Magical Birth: Twin Babies Reborn From Embryos Frozen 30 Years Ago

Nikki Attkisson | Last Updated : November 23, 2022

Miracles are bound to happen, aren’t they? Well, if you don’t think so, you may want to reconsider it as you hear the story of the twin babies, Lydia and Timothy Ridgeway.

According to the most astounding news of the past week, a lucky couple from the USA has greeted twins born from the longest-frozen embryos to ever result in a live birth.

Lydia and Timothy Ridgeway were born on October 31, 1992, in Oregon, from embryos frozen on April 22, 1992. The embryos were kept at a West Coast fertility lab for nearly 30 years until 2007, when the anonymous married couple who created them donated them to the National Embryo Donation Center (NEDC) in Knoxville, Tennessee.

They were preserved for nearly three decades on tiny straws in liquid nitrogen at a temperature of almost 200 degrees below zero, in a container resembling a propane tank.

The NEDC reports that Timothy and Lydia’s twins have broken the previous record for the transfer of the longest-frozen embryo that resulted in a birth. The prior record was also established by the Knoxville-based center in 2020 when a child was born from a 27-year-old embryo and her sister from a 24-year-old frozen embryo.

Embryo Donation: What Do You Need To Know?

The NEDC is a nonprofit, faith-based organization that makes use of the medical procedure known as embryo donation, the medical name for the process the Ridgeways went through.

Magical Birth Twin Babies Reborn From Embryos Frozen 30 Years Ago

When a couple who used in-vitro fertilization (IVF) produced more embryos (fertilized eggs) than they required, this process took place. The extra embryos may be donated to research, cryopreserved (frozen) for future use, or people who want to become pregnant and give birth to a child.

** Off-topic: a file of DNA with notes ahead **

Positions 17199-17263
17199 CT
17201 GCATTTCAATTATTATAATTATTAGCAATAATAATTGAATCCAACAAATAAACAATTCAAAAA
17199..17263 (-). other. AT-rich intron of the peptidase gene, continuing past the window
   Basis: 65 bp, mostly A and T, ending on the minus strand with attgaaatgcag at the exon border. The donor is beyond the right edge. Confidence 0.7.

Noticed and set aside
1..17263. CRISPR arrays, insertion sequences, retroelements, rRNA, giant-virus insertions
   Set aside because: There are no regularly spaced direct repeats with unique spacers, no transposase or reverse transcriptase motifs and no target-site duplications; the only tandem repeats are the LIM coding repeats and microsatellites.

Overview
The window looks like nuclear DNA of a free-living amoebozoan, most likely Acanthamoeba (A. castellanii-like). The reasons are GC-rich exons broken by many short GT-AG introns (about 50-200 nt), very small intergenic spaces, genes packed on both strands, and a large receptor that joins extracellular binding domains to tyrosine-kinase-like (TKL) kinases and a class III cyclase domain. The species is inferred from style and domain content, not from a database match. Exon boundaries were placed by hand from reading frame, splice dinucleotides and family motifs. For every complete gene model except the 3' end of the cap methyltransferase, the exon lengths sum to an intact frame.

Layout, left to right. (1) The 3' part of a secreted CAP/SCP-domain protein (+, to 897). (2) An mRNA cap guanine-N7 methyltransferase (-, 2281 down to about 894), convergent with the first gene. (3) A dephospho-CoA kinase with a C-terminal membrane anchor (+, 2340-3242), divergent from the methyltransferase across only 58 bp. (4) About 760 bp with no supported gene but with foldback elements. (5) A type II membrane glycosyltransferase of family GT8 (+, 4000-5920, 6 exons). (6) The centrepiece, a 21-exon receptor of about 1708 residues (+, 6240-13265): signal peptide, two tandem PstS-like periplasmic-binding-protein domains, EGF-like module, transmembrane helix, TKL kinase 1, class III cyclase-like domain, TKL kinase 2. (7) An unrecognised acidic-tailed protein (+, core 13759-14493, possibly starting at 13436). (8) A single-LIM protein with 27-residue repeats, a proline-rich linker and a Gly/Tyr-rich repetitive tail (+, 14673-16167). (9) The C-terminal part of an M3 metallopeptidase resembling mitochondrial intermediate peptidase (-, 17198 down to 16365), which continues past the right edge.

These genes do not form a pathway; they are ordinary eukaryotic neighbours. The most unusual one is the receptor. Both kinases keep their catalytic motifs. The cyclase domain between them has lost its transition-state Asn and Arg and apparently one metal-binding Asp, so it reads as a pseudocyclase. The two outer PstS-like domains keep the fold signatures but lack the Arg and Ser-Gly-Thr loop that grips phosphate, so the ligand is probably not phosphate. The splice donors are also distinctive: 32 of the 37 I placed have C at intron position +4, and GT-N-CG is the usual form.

When the twins of Rachel and Philip Ridgeway were conceived via IVF by an unnamed married couple, they were only three and five years old, respectively. They used a 34-year-old egg donor and the husband was in his 50s when they were conceived.

Embryos must adhere to certain US Food and Drug Administration eligibility requirements, including being screened for specific infectious diseases, in order to be donated, just like any other human tissue.

According to the National Embryo Donation Center, embryo adoption is not a legal “adoption” at all, at least not in the sense of a conventional adoption that takes place after birth. However, they continued, the term “non-genetically related child” enables all parties to conceptualize the procedure and eventual reality of raising such a child.

Application of the term “adoption” to embryos, according to the American Society for Reproductive Medicine, is inaccurate, misleading, and could burden recipients. It should be avoided.

Adoption and donation are two different processes, despite the fact that many people casually refer to the donor procedure as “embryo adoption,” according to Dr. Sigal Klipstein, a fertility specialist in Chicago and the head of the American Society of Reproductive Medicine’s ethics committee.

According to Klipstein, “adoption refers to living children.” When a parent-child relationship did not already exist, it can be established legally.

She claimed that embryo donation is a medical procedure. It’s a technique used to create families in which embryos from one couple or person are transferred into a different person.

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The happy couples react

The Ridgeways’ decision to start a family was always a result of a greater calling.

“We weren’t looking to get the embryos that have been frozen the longest in the world,” Philip Ridgeway said. “We just wanted the ones that had been waiting for the longest.”

Further expressing their happiness and deep trust in God, the couples said that the “age was irrelevant” and they were prepared to accept whatever he had sovereignly planned.

The Ridgeways’ other four children are eight, six, three, and almost two years old. Lydia weighed 5 pounds, 11 ounces at birth, and Timothy weighed 6 pounds, 7 ounces.

Nikki Attkisson

With over 15 years as a practicing journalist, Nikki Attkisson found herself at Powdersville Post now after working at several other publications. She is an award-winning journalist with an entrepreneurial spirit and worked as a journalist covering technology, innovation, environmental issues, politics, health etc. Nikki Attkisson has also worked on product development, content strategy, and editorial management for numerous media companies. She began her career at local news stations and worked as a reporter in national newspapers.

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